On May 13, 1943, Hayes and his crew flew their last mission. Along with Lieutenant Homer C. Biggs, the crew also included navigator Lieutenant William H. Blakeney; bombardier Lieutenant Douglas C. Huehn; flight engineer Technical Sergeant John J. Williams; waist gunner Staff Sergeant James J. Cronk; radio operator Technical Sergeant Paul L. O’Brien; ball gunner Sergeant Anthony J. Donefrio; tail gunner Staff Sergeant Enio J. Valerio; and waist gunner, Sergeant James B. Roden.
These were the men that Hayes likely had constant daily contact with, as members of flight crews were only substituted out when granted leave. Their mission had them bombing strategic locations near Meaulte, France. Second Lieutenant Theodore O. Hayes was awarded an Air Medal and Purple Heart for his actions during World War II.
Words can not explain the amount of gratitude I feel for the sacrifice that Theodore O. Hayes made for this country and and for all the men, women, and children who have lived after him. We have him to thank for the freedoms that all of us share today. We are able to get up in the morning knowing that our basic freedoms are ensured because of the sacrifice he and his family made to the war effort. We must also acknowledge the sacrifice that his family made, for they knew that their loved one’s life was cut short and that his journey in life would remain unwritten. This eulogy does no justice to what this hero deserves for words are easily forgotten. It is action that is remembered. In his honor, the actions of future generations should carry the burden of ensuring freedom like Theodore and his generation did for us. That is our duty, like it was his generation – to ensure that freedom prevails for the next generation.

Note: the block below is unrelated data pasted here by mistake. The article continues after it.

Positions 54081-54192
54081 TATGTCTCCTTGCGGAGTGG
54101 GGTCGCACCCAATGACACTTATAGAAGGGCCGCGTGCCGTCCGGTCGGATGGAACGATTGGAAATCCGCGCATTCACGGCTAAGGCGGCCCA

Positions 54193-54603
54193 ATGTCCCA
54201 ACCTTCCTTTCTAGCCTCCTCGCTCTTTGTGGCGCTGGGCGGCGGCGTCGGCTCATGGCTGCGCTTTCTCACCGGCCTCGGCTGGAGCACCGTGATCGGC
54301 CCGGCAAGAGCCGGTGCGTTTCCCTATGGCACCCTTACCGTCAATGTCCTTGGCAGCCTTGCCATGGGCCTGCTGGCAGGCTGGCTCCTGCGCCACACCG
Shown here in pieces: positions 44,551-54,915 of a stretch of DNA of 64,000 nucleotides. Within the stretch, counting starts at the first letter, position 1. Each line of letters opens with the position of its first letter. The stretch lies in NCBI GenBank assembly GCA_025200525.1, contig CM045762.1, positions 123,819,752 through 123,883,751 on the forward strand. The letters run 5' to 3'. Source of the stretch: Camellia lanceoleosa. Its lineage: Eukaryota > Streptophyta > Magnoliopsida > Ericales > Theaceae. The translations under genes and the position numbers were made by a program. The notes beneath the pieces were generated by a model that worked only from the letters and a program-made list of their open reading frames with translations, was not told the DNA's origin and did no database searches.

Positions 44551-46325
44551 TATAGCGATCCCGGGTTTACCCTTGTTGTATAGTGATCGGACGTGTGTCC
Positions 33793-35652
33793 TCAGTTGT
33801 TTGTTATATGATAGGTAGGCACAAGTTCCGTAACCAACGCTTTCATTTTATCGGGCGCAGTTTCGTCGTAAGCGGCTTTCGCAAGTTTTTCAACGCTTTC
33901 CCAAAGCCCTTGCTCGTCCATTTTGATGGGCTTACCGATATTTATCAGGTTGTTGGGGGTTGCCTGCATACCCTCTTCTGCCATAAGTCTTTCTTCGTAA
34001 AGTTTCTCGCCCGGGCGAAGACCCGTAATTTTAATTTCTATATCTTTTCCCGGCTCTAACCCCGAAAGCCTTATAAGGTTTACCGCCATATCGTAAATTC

It is painful to think that Theodore’s life was cut so short when you had so much more to live and so much more to see. I am so sorry. I am glad that I got to remember you this way and write this eulogy for you Theodore. I hope that my actions in the future will mirror the honor, courage and selflessness that you illustrated in your short lifetime. You are a true American hero.
This project helped me understand that sacrifice is selflessly giving up something for others. In this case, Theodore O. Hayes risked his life for the people he loved, and the people of his country. Theodore O. Hayes was a brave man, putting his life at risk everyday flying over France, Germany, Netherlands, and Belgium and bombing aerodromes, railways, and industrial centers. Doing research on Theodore made me think about how it was to live in Los Angeles in the 1930s and 1940s, and the meaning of life. Through all this, I began picturing Theodore in my head, not knowing what he looked like but imagining the amount of courage, confidence and determination that he must have had to do something so grand. It is unfortunate that he never had the chance to start his own family. He and his fallen brothers in arms would never grow old enough to see the outcome of their sacrifice.
California. Los Angeles County. 1920 U.S. Census. Digital Images. ancestry.com.
California. Los Angeles County. 1930 U.S. Census. Digital Images. ancestry.com.
California. Los Angeles County. 1940 U.S. Census. Digital Images. ancestry.com.
California Birth Index, 1905-1995 [database on-line]. ancestry.com.
Perri, Nancy. “Dailies of the 323rd Squadron” 91st Bomb Group (H). Accessed February 25, 2004. www.91stbombgroup.com/Dailies/323rddailies.html.
“Theodore O. Hayes.” American Battle Monuments Commission: Burials and Memorials. Accessed December 14, 2014. abmc.gov/node/544668#.WPLhMNIrLIU.
Theodore O. Hayes. U.S., Headstone and Interment Records for U.S. Military Cemeteries on Foreign Soil, 1942-1949 [database on-line]. ancestry.com.